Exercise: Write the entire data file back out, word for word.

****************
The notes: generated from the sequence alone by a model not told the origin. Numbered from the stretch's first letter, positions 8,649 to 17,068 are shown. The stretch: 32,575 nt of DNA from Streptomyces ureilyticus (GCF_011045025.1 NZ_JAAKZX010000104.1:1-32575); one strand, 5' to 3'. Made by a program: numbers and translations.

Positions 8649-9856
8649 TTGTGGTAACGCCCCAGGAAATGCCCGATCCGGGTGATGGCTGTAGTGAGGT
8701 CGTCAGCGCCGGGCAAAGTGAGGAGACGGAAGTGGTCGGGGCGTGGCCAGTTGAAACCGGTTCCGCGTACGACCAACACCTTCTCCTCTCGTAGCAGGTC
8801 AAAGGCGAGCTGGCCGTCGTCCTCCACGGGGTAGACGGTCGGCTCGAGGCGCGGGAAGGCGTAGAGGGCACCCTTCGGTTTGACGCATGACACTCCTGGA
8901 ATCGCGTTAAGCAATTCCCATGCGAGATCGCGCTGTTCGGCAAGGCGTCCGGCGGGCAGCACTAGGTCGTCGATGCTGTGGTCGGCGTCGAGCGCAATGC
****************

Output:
The notes: generated from the sequence alone by a model not told the origin. Numbered from the stretch's first letter, positions 8,649 to 17,068 are shown. The stretch: 32,575 nt of DNA from Streptomyces ureilyticus (GCF_011045025.1 NZ_JAAKZX010000104.1:1-32575); one strand, 5' to 3'. Made by a program: numbers and translations.

Positions 8649-9856
8649 TTGTGGTAACGCCCCAGGAAATGCCCGATCCGGGTGATGGCTGTAGTGAGGT
8701 CGTCAGCGCCGGGCAAAGTGAGGAGACGGAAGTGGTCGGGGCGTGGCCAGTTGAAACCGGTTCCGCGTACGACCAACACCTTCTCCTCTCGTAGCAGGTC
8801 AAAGGCGAGCTGGCCGTCGTCCTCCACGGGGTAGACGGTCGGCTCGAGGCGCGGGAAGGCGTAGAGGGCACCCTTCGGTTTGACGCATGACACTCCTGGA
8901 ATCGCGTTAAGCAATTCCCATGCGAGATCGCGCTGTTCGGCAAGGCGTCCGGCGGGCAGCACTAGGTCGTCGATGCTGTGGTCGGCGTCGAGCGCAATGC